The API report showed crude supply up 4.15 million barrels. API showed that the gasoline stocks were down 1.048 million barrels, and the distillate stocks were 438,000 barrels. The API report was supportive but not as bullish as the whisper number would have us believe. If you look at the crude build on face value, we see that the 4.15 million barrel bill came with help from the Strategic Petroleum Reserve of a 4.5 million barrel release. With OPEC talking about cutting production by a million barrels a day and the possibility that the SPR releases will stop, the odds are that we are going to continue to be in an oil deficit, especially when demand picks up this winter.

The pipeline sabotage also supported diesel prices in the U.S. natural gas. Shortages will lead to fuel switching to oil and an attempt to import more liquefied natural gas. At the same time, products were supported by a rash of refinery outages. BP (NYSE:BP) reported that the fire in their Toledo refinery may take until 2023 to come back online.

You can’t fight the Fed, nor can you fight the dollar, but that doesn’t mean that the oil and the dollar are going to stay as correlated as they have been during the last couple of weeks. The biggest fear is what will happen when oil decouples from the dollar and how that can happen is when the market realizes it is undersupplied. Obviously, if the economy acts as bad as the market suggests, it could perhaps drop, and demand could offset the looming supply shortages. But it would have to be a dramatic drop in demand because right now, we are facing a supply deficit this winter. Without a substantial demand drop, we will continue to see the risk of price spikes.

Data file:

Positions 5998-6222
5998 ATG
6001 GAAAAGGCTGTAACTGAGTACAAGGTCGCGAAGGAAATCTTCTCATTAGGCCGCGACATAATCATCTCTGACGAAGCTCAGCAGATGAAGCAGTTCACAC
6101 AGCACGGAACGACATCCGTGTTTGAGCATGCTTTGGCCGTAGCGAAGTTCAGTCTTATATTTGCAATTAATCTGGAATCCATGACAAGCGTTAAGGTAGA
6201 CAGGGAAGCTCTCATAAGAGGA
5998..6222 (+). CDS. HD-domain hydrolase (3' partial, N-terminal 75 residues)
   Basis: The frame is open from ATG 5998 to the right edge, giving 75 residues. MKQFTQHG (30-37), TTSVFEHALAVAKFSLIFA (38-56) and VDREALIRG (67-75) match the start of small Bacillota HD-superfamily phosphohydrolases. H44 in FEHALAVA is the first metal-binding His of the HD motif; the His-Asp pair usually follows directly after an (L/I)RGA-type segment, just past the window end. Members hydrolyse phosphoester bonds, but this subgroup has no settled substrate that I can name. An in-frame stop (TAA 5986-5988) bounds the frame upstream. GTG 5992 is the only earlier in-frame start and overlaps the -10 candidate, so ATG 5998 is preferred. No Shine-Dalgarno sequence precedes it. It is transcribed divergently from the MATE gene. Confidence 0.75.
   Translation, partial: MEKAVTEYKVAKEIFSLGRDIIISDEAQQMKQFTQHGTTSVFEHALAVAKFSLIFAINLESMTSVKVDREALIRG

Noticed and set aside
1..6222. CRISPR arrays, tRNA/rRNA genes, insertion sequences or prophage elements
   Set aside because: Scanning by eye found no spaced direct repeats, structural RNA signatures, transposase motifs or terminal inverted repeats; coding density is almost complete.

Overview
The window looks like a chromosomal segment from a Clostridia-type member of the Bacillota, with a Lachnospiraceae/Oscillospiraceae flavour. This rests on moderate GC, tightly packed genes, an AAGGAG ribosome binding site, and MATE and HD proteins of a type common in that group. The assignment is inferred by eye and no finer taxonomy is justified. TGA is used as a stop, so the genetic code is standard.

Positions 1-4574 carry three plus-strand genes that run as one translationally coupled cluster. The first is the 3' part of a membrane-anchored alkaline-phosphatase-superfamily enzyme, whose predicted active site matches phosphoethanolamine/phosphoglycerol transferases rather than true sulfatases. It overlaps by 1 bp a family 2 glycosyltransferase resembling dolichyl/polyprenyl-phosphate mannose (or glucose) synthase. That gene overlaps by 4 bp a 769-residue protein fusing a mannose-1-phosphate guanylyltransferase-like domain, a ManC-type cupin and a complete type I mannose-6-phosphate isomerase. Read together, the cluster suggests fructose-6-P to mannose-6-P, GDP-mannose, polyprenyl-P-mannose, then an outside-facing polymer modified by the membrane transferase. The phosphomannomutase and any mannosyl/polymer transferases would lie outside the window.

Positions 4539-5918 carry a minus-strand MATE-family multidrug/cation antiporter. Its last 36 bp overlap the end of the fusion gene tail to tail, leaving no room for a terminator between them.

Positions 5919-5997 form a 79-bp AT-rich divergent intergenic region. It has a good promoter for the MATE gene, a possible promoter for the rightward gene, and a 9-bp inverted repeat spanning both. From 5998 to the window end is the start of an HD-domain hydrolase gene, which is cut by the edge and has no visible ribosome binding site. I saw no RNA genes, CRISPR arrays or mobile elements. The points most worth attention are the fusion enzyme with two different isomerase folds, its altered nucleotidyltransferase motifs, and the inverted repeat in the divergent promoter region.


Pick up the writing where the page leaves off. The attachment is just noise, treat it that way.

Natural gas still has some technical weaknesses due to some short-term weather situations. Let’s pray for the people in the path of Hurricane Ian. While the impact on energy infrastructure is expected to be minimal, the impact on people’s lives could be dramatic.

The Energy Report: Decouple Worries
 

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The Energy Report: Decouple Worries

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Midnight Trader
Midnight Trader Sep 28, 2022 8:40PM ET
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If prayers worked there would be no tornadoes in Oklahoma.. the sky fairy is blessing you with hurricanes. Lol!
Stephen Fa
Stephen Fa Sep 28, 2022 11:51AM ET
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Such great coverage Mr Flynns